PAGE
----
Endogamy – Get the Facts!

Endogamy is sort of like a scare word for genetic genealogy. It raises a specter of something terrible that will cloud your Ancestry or your DNA. We often see Cluster diagrams with few, big blobs of color that are not very helpful. Oh, woe is me, I have endogamy…

I say: just the facts, Ma’am…  [which Joe Friday never really said]

Endogamy (and/or Pedigree Collapse) affects each person differently, but in a very specific way, in each case. Our DNA is fixed at conception – each of us has a very precise crossover points in our DNA, separating contributions from various Ancestors. We have a very specific set of DNA segments from our Ancestors. Any endogamy has already had its effect on our DNA, if any. Let’s just find out – let’s find out the facts!

1. Upload to GEDmatch.

2. Click on the free program: Are your parents related?

3. Read the intro paragraph

4. Enter you Kit#

5. Submit

6. View the results – green or red (match or no match)

Did GEDmatch find any substantial (over 7cM) green segments, in your DNA?

NO? Then, even if you had some endogamy or pedigree collapse in you Ancestry, you did not get any identical DNA segments from your parents. This means there is no effect when comparing with your Matches – every shared DNA segment with a Match will be from your father’s DNA or your mother’s DNA – no confusion!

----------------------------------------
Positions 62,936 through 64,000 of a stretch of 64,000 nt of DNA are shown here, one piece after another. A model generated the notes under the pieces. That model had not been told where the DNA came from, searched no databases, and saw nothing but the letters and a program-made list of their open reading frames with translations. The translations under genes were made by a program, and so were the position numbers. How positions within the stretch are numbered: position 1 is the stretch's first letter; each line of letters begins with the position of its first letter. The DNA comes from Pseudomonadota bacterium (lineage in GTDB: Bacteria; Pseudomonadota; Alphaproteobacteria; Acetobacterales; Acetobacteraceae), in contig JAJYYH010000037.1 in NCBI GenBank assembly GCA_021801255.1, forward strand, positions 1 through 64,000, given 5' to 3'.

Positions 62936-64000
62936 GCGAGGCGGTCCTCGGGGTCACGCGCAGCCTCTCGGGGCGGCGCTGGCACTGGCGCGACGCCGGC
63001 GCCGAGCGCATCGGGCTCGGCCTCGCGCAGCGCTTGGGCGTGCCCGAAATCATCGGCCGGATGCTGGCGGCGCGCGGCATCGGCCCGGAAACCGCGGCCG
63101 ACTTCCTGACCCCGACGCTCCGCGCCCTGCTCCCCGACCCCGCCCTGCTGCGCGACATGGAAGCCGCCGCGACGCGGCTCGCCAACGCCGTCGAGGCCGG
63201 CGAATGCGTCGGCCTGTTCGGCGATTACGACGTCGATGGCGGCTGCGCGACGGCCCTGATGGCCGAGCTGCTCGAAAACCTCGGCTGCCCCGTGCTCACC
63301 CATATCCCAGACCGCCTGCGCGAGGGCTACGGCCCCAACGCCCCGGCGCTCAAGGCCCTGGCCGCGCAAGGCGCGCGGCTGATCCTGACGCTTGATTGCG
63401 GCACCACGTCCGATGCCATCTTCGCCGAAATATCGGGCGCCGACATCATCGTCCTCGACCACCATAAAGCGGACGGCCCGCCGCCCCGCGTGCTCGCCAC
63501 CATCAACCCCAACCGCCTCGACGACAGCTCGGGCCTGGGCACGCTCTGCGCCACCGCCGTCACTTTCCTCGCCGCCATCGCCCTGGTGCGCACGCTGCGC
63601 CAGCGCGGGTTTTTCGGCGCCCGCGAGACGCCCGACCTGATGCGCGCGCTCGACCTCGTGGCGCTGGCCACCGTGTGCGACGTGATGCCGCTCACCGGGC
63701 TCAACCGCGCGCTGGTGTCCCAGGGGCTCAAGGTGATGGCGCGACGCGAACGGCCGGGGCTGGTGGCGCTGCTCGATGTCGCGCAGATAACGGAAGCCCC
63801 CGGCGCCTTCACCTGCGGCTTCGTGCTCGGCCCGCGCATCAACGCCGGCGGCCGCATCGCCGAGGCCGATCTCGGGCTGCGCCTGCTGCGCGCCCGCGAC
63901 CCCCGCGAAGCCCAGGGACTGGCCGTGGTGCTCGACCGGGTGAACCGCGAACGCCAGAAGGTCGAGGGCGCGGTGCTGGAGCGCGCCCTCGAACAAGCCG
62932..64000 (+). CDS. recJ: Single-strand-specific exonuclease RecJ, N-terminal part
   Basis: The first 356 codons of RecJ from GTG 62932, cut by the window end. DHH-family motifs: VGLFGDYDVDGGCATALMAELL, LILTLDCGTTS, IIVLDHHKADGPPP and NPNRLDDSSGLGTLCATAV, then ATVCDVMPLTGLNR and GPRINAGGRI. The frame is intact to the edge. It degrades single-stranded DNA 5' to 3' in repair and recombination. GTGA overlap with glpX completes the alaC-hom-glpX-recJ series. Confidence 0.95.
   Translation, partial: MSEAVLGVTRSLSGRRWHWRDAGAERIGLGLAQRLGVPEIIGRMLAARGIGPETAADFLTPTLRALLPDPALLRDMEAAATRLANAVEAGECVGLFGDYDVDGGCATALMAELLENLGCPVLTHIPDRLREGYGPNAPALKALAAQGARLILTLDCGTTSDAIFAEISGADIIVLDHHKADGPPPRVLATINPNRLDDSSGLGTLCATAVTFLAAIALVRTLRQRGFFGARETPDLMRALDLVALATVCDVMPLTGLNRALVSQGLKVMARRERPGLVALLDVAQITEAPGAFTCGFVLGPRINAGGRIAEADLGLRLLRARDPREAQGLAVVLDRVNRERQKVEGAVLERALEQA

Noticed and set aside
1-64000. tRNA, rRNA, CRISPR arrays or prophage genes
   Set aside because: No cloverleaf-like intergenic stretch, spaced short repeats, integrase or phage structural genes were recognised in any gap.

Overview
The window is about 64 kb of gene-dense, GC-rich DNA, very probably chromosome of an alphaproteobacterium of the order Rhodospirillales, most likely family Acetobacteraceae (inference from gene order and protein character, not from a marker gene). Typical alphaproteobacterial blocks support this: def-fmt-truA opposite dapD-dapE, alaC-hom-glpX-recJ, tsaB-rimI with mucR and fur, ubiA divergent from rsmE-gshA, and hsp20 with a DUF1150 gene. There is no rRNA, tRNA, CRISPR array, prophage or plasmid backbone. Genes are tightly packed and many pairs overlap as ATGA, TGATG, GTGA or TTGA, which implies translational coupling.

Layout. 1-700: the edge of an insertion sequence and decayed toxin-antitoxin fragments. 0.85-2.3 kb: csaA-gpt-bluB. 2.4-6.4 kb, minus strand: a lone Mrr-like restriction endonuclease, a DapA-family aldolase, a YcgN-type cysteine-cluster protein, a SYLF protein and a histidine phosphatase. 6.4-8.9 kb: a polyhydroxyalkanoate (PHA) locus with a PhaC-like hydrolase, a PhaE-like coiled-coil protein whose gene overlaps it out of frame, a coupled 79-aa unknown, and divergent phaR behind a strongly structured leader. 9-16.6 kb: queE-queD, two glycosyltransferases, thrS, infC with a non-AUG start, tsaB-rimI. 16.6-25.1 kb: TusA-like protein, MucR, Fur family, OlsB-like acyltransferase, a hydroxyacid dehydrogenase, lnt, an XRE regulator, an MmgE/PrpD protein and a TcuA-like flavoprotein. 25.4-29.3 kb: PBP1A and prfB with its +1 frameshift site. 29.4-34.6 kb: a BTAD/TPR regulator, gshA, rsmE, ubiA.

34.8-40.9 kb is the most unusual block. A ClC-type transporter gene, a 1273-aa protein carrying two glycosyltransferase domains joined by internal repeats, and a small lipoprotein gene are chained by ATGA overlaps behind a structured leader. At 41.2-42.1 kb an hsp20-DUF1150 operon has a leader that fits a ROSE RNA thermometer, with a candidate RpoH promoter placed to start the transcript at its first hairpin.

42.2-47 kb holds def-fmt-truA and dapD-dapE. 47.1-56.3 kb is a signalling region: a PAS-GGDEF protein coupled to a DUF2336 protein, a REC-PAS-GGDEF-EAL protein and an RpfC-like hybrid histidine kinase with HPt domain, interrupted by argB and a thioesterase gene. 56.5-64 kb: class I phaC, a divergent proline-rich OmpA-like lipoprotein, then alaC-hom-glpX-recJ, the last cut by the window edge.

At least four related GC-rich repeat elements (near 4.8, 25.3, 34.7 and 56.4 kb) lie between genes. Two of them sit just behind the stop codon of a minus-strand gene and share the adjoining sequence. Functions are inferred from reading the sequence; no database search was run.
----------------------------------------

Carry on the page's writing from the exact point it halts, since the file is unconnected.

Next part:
YES? Then you do have some effect of endogamy or pedigree collapse in your DNA. BUT, it is confined specifically to the green segments. Write those segments down! Remember those segments! Put those segments into your master segment spreadsheet (two copies: one for each chromosome)! In DNA Painter: add those segments (one on each side) to highlight these areas.

All the rest of your DNA is free from the effects of endogamy or pedigree collapse. All other shared DNA segments with a Match will be from your father’s DNA or your mother’s DNA – no confusion!

Get the facts for your DNA! Free up as much of your DNA as you can.

IMPORTANT EPILOGUE – This blog post addressed the genetic, or DNA, part of endogamy. TGs are more definitive than Clusters, for example. But, it did not necessarily lighten the load on the genealogy side of our hobby. The issues of which Ancestor to link to which DNA segment (TG) remain.

[16F] Segment-ology: Endogamy – Get the Facts! by Jim Bartlett 20220425 EPILOGUE added 20220426

Phasing Your Ancestors’ DNA?

Actually, it’s pretty easy to phase some of your Ancestors’ DNA. If you’ve ever formed a Triangulated Group (TG), you’ve already done it!

I’ve posted before that TGs are phased data. Here. We don’t really care what the SNP values are (A or C or G or T), just that they “the ones” on one chromosome. We know this because all of our Matches in a TG have the same SNP values. That’s how we get the Shared DNA Segments and a TG. We are all in agreement about the segment represented by our matching SNPs.

One of the outcomes of Triangulation is to determine an Ancestral Line that passed down the TG segment to you. This is usually accomplished by determining multiple Match-cousins in the TG with Common Ancestors (CAs) to you on one Ancestral Line. This pretty much confirms the DNA came down through those Ancestors.

So, given a TG with a confirmed Ancestral line, each of your Ancestors in that line, had to have the TG DNA segment in their DNA. They had to have that same phased DNA on one of their Chromosomes, in order to pass it down to you and a Match.